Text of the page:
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Long IslandColumnistsDan Janison

Trump can't stop fevered denials about aspects of the COVID-19 pandemic

Dr. Sean Conley, the White House physician, talks

Dr. Sean Conley, the White House physician, talks about President Donald Trump's coronavirus status Sunday outside Walter Reed National Military Medical Center. Credit: EPA / Michael Reynolds

An elected executive other than President Donald Trump might have been perceived long ago as unraveling politically or mentally, or both. But it's difficult to chart the irascible Trump's behavioral trends from one week to the next.

This week it became clear Trump is determined to issue spin and denial about COVID-19 even after catching it. Rejecting as he did months ago that the virus is a very big problem for everybody has now given way to a jarring mess of smaller and more specific Trump denials.

Call these his sub-denials — whether strategic or irrational — regarding the disease.

Trump said he won't take part in the next debate against Joe Biden next week since it was shifted to a virtual format out of concern for the president's infection. Trump told Fox Business Network on Thursday that he wasn't "going to waste my time on a virtual debate."

The president complained he would have to "sit behind a computer" in a virtual debate and the moderator could "cut you off whenever they want." This was discussed after Trump's interruptions and hectoring marred last week's debate.

"I feel perfect. There’s nothing wrong," he said. "I don’t think I’m contagious at all." Given the official time frame for his reported symptoms, that denial is dubious unless Trump could have caught COVID earlier than reported.

The virus has raged through the White House, affecting employees from janitorial staff to top aides. Doesn't it imply a kind of denial for Trump to leave a hospital earlier than advised and insist on going to the Oval Office earlier than advised?

Another peculiar denial, or self-contradiction, came in the Fox interview. "I think I would have done it fine without drugs. You don't really need drugs," Trump said. But he also said in practically the same breath that he had "tremendous luck" with an antibody cocktail made by Regeneron that he called a "cure."

On Wednesday night, Vice President Mike Pence was forced to come up with his best denials when Susan Page, the moderator in his debate with challenger Sen. Kamala Harris (D-Calif.), asked him: "You were in the front row in a Rose Garden event 11 days ago at what seems to have been a superspreader event … No social distancing. Few masks. And now, a cluster of coronavirus cases among those who were there.

"How can you expect Americans to follow the administration’s safety guidelines to protect themselves from COVID, when you at the White House have not been doing so?" Page asked.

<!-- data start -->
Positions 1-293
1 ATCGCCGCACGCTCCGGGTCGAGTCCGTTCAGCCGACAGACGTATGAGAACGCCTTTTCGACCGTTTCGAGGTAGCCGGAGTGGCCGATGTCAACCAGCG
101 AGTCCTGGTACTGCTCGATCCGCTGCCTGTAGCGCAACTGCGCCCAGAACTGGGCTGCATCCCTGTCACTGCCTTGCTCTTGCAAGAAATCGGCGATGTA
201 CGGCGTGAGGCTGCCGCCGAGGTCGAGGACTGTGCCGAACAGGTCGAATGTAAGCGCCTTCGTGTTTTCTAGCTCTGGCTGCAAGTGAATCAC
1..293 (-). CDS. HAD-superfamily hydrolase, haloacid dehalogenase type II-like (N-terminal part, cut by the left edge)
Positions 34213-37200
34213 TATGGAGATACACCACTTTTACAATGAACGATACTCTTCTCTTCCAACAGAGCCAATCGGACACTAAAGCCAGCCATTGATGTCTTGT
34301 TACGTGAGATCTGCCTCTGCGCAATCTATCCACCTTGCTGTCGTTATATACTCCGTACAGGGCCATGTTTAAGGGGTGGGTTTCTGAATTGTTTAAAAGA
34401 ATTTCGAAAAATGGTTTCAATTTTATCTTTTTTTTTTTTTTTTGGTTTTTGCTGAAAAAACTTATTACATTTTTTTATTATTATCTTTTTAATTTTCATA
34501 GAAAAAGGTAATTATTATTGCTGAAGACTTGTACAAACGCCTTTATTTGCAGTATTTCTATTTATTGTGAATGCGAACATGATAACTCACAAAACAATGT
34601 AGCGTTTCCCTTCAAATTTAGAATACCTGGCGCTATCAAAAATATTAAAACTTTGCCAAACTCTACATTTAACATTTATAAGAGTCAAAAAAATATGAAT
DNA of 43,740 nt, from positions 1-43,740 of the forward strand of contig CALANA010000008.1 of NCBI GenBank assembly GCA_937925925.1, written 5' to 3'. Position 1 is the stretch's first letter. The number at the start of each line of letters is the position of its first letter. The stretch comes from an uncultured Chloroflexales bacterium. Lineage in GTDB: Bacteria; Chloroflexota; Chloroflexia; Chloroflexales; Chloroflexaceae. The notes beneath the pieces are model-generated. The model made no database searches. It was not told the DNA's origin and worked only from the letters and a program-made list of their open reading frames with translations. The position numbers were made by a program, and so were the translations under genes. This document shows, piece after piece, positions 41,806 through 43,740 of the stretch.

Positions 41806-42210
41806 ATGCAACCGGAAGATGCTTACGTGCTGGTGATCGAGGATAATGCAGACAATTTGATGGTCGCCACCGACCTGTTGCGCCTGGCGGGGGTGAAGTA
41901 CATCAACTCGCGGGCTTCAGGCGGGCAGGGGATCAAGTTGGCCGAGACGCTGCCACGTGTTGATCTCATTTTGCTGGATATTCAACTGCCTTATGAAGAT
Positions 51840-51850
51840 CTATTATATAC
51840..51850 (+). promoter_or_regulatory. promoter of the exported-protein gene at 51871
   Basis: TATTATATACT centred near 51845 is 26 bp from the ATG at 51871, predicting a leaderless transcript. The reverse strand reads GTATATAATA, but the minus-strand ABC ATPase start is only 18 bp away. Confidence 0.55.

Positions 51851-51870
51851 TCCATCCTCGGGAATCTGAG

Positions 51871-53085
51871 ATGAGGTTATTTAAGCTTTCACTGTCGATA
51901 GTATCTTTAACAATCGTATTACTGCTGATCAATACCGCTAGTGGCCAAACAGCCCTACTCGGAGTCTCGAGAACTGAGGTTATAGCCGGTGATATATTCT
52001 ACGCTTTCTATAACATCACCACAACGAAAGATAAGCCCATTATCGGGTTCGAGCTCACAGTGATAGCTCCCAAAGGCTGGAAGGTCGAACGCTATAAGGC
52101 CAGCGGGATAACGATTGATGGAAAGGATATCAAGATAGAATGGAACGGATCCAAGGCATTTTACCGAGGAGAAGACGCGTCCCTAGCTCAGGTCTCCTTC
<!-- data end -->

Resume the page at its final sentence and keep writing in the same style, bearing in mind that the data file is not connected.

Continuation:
A pained-looking Pence cited his confidence in Americans protecting themselves once they're informed of how to do so, although Trump has given out misinformation on the subject. Pence said many at the Rose Garden event, where Trump announced Supreme Court nominee Amy Coney Barrett, were tested for the coronavirus, though that isn't foolproof. Pence called it an "outdoor event," though it also featured an indoor reception where masks and distancing weren't much in evidence.

Trump also is in denial when one survey after another suggests his performance in the pandemic helped drive down his support around the country.

"I don’t believe the polls," he said Thursday. "Because we’ve never had this much support. They have a boat thing, they have 5,000 boats. They have thousands of trucks all over the country."

As before, Trump on Thursday demanded that Attorney General William Barr arrest people the president considers his political enemies for what Trump evokes as a criminal conspiracy against him.

But the FBI and the Justice Department under Barr on Thursday announced a very different kind of high-profile arrest — of six Michigan men who allegedly conspired to kidnap Democratic Gov. Gretchen Whitmer. She's a regular attack target in Trump's tweets.

The defendants essentially were accused of right-wing domestic terrorism, the kind the president insists poses less of a public threat than left-wing anti-police demonstrators.

Back in April, Trump tweeted "Liberate Michigan!" in clear defiance of Whitmer and her coronavirus restrictions. He did the same with other states. The "liberate" slogan would resound with protesters who denied the severity of the virus's spread at demonstrations the president appeared to encourage.

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